Tuesday, February 28, 2017

Being Careful When You Read The Commentaries

TWH: This will be a quick post. Tonight I was reading Ronald Y. K. Fung's commentary on Galatians (NICNT) and saw a curious sentence dealing with Gal. 1:6. Here's what it says:
"'The one who called you' (NIV), consistently with Paul's usage, denotes God (cf. v. 15); the Greek construction (article with participle) emphasizes the divine initiative (cf. 1 Thess. 2:12; 1 Pet. 1:15), while the particular tense used (aorist) suggests that God's call to the Galatians was mediated through the apostle's preaching of the gospel (cf. vv. 8f.)." (44)
From the title of this post, you know I'm honing in on the aorist. I'm scratching my head trying to figure out how in the world Fung moves from the aorist tense to deducing that God's call was mediated by someone else. I'm at a loss. This is an example of how you have to be very careful when you're flipping through the commentaries or any publication for that matter. And this is where a basic, conceptual understanding of the Greek language will help someone as they work through study tools like commentaries, journal articles, and monographs.

There's a leap in this example from what the text says to what the author wants to say about the text. And when those leaps don't fall within what is permissible or possible within the grammar of a language, proposals such as the one above should be called into question. Students of the New Testament need to be as sharp at asking questions of the tools they use to study the New Testament as they are at asking questions of the New Testament text they are studying. Taking what a commentary says at face value, without a critical eye, is as dangerous to the study of the New Testament as studying the New Testament without asking any questions at all.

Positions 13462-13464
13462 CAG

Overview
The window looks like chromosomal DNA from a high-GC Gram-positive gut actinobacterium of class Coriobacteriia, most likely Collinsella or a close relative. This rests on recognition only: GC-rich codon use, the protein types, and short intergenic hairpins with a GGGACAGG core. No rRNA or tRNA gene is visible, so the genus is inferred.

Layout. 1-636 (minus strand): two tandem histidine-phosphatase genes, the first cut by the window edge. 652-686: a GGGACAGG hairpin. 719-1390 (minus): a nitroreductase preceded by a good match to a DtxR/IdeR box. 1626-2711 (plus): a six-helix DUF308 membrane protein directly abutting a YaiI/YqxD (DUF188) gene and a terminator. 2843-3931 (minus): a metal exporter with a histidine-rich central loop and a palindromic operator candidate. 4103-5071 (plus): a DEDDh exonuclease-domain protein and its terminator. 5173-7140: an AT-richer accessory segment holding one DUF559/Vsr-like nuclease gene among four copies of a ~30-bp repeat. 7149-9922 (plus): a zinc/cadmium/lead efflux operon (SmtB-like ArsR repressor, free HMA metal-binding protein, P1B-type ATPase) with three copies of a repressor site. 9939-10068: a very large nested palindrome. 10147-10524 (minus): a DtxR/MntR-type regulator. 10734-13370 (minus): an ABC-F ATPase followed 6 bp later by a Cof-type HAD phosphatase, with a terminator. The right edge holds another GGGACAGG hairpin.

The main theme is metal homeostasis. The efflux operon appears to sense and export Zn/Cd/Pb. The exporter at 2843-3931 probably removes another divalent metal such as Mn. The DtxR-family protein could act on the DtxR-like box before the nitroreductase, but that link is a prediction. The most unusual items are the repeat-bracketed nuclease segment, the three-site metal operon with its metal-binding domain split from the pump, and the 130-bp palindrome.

The tense of καλέσαντος says nothing about mediation. We know that God mediates his call through those who share the message of the cross with those who are dead in their trespasses and sins. We know that from numerous texts in the New Testament, especially Rom. 10:14c: "And how will they hear without a preacher?" But knowing that καλέσαντος is aorist communicates nothing about this mediation. What does the aorist tell us? Only that this act of calling took place sometime prior to the writing of Paul's letter. Paul's purpose on using the aorist is not so his audience can understand that God's messengers were the ones through whom that call was extended or realized. The focus is on identifying the one who the Galatians believers are thinking about turning away from. And he is the one who called the Galatians. We really shouldn't make more of the grammar than the grammar permits. Our task in explaining what the text means is just that––explaining what the text means.

1 comment:

  1. Good post! I've begun cautioning my Greek students, "Be very, very careful about hinging theological points on the tenses!" ("and be double-careful with the Aorist!") There are times when the tense plays a role (and I'm not yet ready to go all "Verbal Aspect" as say it's all basically stylistic!), but caution is the name of the game!

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